Furthermore, the client wishes to control costs during construction by monitoring quality control on a real time basis. The client will execute regularly scheduled deployment of the laser scanner in order to accurately analyze actual construction vs. the engineering design. Scanning technicians will tie in to survey control via GPS coordinates to mesh existing scan data with new scan data. This will minimize scanning necessary to capture subsequent phases of construction. By scanning on a regular basis, schedule creep can be minimized. This will ensure tracking of actual product against design and minimize rework. Ultimately a high-quality design will be constructed with close adherence to initial project costs and schedule.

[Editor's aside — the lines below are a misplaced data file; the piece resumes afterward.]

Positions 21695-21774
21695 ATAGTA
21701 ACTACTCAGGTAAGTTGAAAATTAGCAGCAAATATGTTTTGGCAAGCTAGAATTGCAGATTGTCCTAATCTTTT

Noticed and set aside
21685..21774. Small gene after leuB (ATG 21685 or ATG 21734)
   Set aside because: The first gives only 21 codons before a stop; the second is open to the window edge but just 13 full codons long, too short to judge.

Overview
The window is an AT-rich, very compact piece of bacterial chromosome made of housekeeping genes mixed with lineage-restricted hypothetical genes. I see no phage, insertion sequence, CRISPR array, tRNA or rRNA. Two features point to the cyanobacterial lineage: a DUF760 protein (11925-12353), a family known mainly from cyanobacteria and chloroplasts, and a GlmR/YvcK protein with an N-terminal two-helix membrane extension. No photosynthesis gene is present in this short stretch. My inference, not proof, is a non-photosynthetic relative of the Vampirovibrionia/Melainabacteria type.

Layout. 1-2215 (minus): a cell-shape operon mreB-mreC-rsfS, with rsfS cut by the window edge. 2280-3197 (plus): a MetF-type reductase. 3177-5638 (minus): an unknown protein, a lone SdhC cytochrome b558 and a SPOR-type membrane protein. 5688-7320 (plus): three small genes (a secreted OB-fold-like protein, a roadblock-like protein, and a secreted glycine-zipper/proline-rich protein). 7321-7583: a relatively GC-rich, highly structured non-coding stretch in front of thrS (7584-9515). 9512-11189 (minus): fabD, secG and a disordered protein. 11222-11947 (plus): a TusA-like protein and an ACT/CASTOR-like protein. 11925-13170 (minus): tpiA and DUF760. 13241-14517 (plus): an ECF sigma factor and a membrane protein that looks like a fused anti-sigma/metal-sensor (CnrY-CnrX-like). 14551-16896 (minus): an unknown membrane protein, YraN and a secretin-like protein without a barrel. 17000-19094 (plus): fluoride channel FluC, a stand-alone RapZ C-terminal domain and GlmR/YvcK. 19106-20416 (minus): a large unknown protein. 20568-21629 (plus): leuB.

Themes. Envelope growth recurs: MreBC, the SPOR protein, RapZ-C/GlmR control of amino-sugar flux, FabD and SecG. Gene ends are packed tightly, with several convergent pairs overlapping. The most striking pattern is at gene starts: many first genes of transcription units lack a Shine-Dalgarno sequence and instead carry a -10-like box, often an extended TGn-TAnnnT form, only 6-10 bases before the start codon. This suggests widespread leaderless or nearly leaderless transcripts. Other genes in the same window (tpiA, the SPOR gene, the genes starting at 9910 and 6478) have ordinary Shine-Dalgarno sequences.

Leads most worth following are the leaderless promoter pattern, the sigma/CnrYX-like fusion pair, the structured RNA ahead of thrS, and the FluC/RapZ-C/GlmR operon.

The Author
Michael Garvey
is vice president of Business Development at Chicago-based EN Engineering, a full-service engineering and consulting firm to the gas and oil pipeline industry. He holds a Mechanical Engineering degree from Purdue University and has more than 20 years of technology implementation, system design, and marketing experience in the gas and oil industry. He can be contacted at (630) 353-4012 or mgarvey@enengineering.com.

Literature Reference
1) “Laser Scanner Focus3D Features, Benefits, & Technical Specifications,” FARO, (May 31, 2011): p. 4.